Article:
Please note that the several types of decorative knot used in heraldry are rarely used on flags, so are beyond the remit of this dictionary, and we suggest that a suitable source be consulted if further details are required.

In heraldry see ‘moon 2)’ with following note.

Schinznach, Switzerland
Flag of Schinznach Dorf, Switzerland (fotw)

1. (v) In UK usage and some others, a term for the addition of any authorised (or apparently authorized) emblem, badge, shield, charge or device to a flag (see also ‘badge’, ‘charge’, 'defaced', 'device', ‘emblem’ ‘shield’, ‘template flag’ and ‘undefaced’).
2. (v) In US usage and some others, the term may also be used to include any unauthorized addition – but see note below.

Training Ship Foudroyant ensign reserve ensign defaced ensign
Ensign of the Training Ship Foudroyant c1817 – 1897 (fotw); Reserve Ensign, UK (fotw); Flag of the British Virgin Islands (fotw)

Please note that in heraldry and vexillology the term has no pejorative connotation – see ‘desecrate’ and ‘disfigure’.

(adj) In UK usage and in some others the term used to describe a flag which is often flown plain, but in this case is seen with an authorized addition – see ‘undefaced’ (also ‘blue ensign’, ‘deface 1)’, ‘red ensign’, ‘template flag’ and ‘warrant’).

Royal St. George Yacht Club ensign UK ensign UK reserve ensign
Ensign of the Royal St George Yacht Club, UK (fotw); Civil Ensign, UK (fotw); Canadian Red Ensign 1957 – 1965 (fotw)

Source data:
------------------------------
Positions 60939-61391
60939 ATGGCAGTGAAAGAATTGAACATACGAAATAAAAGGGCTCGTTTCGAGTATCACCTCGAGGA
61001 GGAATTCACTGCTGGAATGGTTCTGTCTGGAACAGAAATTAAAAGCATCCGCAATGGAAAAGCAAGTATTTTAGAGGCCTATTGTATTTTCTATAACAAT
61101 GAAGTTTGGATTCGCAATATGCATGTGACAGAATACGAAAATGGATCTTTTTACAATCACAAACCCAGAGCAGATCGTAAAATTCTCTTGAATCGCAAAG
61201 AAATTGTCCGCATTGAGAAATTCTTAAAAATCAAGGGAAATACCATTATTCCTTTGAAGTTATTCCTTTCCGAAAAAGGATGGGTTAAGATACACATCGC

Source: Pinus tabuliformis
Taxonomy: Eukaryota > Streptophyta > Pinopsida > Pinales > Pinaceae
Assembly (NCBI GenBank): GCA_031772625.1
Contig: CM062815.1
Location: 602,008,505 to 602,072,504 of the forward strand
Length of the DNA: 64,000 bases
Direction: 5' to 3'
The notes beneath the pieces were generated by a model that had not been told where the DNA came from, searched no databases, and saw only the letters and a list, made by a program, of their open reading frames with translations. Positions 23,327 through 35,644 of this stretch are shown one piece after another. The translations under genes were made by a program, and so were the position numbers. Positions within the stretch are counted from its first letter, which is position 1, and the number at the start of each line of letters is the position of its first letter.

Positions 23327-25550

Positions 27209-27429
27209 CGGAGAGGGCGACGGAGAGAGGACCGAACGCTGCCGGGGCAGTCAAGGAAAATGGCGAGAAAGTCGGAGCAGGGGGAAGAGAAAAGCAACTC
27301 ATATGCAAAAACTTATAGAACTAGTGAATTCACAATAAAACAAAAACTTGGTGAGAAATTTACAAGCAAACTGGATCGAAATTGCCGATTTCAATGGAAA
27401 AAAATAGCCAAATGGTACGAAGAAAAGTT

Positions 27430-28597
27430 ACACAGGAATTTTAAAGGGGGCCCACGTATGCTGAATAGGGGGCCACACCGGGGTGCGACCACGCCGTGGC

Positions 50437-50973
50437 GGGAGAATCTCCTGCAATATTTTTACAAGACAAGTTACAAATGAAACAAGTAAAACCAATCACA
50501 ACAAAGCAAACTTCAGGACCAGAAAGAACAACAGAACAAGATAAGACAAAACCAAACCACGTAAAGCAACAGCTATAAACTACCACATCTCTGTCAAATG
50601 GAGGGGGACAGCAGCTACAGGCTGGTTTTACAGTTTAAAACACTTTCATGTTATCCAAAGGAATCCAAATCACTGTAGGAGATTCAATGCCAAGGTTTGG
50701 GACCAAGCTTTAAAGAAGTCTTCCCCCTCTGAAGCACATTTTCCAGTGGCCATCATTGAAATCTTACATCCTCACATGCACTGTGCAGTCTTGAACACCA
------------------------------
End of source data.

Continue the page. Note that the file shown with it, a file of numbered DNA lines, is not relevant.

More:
The heraldic term used when the front or upper part of an animal, or of another charge is shown on a shield, banner of arms or a flag but see the notes below – demy or semi.

Langenhagen, Germany Romoos, Switzerland Demi
Flag of Langenhagen, Germany (fotw); Flag of Romoos, Switzerland (fotw); Flag of Hildesheim, Germany (fotw)

a) One-half of an animal or other charge that is placed against the vertical centre line of a shield, banner of arms or a flag, is said to be ‘dimidiated’, whilst any such emerging from side of a shield, banner of arms or flag should be termed ‘naissant’ as illustrated below.
b) This term is never used alone, but always with the charge being so described – for example a demi-horse as shown above.

Krásné Pole, Czechia Krásné Pole, Czechia Krásné Pole, Czechia
Flag and Arms of Krásné Pole, Czechia (fotw); Flag of Kalbe upon Milde, Germany (fotw)

See ‘banner 3)’.
Alternative heraldic terms for dancetty - see ‘dancetty’ (also ‘serrated’).

Flag of Brugelette, Belgium (fotw)